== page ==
Wait a moment: If the problem is not caused by technology, why am I saying that technology can reduce those project issues. Why am I developing a communications and process platform if its implementation project can still be messed up by people? Well, if the technology requires less manpower, skills and elapsed time to implement then the people problems will be reduced. A model-preserving application definition that uses an evolutionary, iterative implementation style reduces scope creep and the danger of obsolescence. It solves the problem partially. But it is our experience that IT and business both still need to unlearn the old ways. If business and IT are empowered to adapt applications to needs without big projects, the first rollout does not have to contain everything. Weekly improvement cycles become possible! Faster iteration, more innovation! Less complex analysis, less misalignments. Less people, less problems. But yes, that is not yet enough.
Michael and me agree on one substantial problem that is at the same time an important part of the solution: PERCEPTIONS! I have been writing a lot about business strategy lately, pointing out that processes aren’t optimized when they are executed as designed, but only when the customer perceives them as satisfactory. I am not just talking about delivering a defined outcome, but understanding how bad perceptions are often created by a misalignment between marketing and execution. Happiness is a matter of managing expectations and it won’t be improved by fancy advertizing, a CRM database, or by social networking.
And because perceptions are hidden away in people’s heads, they can’t be managed in a project plan. The bigger the project, the worse it gets. Each individual involved in the project may have a very different perception about the project’s target, progress and cost. Because we can’t control someone’s perceptions, the most we can expect is to understand them. That is Michael’s focus. He uses questionaires to define perception markers that point to project issues rather than monitoring project plan metrics. The whole project has to start with creating the right expectations and too often, these are already wrongly set, just to get the project off the ground. The only way to take care of this is by improving communications and by working towards a project (ideally business) culture of openness. While social networking might improve communication, it does neither improve project transparency nor empowers to take action.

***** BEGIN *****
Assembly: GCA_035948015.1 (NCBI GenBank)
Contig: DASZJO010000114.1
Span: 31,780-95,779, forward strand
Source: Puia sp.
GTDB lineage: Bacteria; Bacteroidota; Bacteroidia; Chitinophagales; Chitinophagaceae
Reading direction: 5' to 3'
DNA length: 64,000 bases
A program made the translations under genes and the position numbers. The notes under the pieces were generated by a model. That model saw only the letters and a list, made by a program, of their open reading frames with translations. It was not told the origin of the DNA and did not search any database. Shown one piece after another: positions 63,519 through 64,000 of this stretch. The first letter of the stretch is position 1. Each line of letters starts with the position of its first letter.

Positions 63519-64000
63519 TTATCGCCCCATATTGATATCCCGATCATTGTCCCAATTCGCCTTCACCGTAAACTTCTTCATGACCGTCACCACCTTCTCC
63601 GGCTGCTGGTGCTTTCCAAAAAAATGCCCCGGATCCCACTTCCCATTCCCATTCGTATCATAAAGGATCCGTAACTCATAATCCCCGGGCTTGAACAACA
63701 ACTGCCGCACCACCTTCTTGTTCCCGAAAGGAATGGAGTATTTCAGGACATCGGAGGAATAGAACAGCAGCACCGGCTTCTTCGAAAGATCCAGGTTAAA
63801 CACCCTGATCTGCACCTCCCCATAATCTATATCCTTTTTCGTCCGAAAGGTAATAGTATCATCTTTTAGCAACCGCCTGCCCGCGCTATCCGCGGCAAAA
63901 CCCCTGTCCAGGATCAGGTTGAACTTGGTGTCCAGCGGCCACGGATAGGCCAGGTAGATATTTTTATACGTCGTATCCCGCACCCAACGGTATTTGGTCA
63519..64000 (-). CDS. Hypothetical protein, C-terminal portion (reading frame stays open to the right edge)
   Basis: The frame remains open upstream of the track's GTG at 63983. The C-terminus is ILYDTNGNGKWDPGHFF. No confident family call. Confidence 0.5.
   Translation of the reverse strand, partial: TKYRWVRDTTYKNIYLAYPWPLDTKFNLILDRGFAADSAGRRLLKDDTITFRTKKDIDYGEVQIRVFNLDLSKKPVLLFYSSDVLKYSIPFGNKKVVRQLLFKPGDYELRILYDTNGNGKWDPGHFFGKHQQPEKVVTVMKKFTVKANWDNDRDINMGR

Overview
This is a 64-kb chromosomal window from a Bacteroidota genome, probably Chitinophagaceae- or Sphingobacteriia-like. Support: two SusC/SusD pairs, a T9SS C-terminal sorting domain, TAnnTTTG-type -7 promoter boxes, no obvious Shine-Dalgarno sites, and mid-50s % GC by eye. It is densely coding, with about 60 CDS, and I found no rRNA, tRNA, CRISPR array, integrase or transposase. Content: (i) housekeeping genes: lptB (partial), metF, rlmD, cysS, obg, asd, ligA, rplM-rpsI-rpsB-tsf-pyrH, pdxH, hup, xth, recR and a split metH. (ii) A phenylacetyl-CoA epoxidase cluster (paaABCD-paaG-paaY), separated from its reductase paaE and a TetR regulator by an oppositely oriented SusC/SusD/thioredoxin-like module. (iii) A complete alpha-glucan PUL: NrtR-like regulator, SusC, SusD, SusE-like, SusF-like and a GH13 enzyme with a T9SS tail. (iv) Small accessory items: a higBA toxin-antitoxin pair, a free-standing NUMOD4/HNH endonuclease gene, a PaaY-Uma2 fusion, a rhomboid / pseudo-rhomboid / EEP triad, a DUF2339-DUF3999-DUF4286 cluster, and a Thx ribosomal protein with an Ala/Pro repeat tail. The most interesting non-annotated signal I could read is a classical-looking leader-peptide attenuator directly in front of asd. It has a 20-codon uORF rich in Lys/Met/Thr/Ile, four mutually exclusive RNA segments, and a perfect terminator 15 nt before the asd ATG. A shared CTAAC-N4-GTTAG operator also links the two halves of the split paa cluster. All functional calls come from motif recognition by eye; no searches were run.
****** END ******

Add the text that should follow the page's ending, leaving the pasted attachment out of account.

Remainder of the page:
Technology is not the direct cause of project failures, but it is the people who chose complex target solutions that thus create the project nightmares. We should accept that we arrogantly overestimate our ability to manage people in large projects. Keep them small! We misjudge our ability to define a clear solution to a fuzzy problem. Make it flexible! It is the same kind of arrogance that we use when we think we can encode our human business interaction into flowcharts. Stay humble! We don’t have it all under control. Project planning as well as business processes have to consider and support the irrational heuristics of perceptions, choices and decisionmaking. People simply aren’t logical, they are human!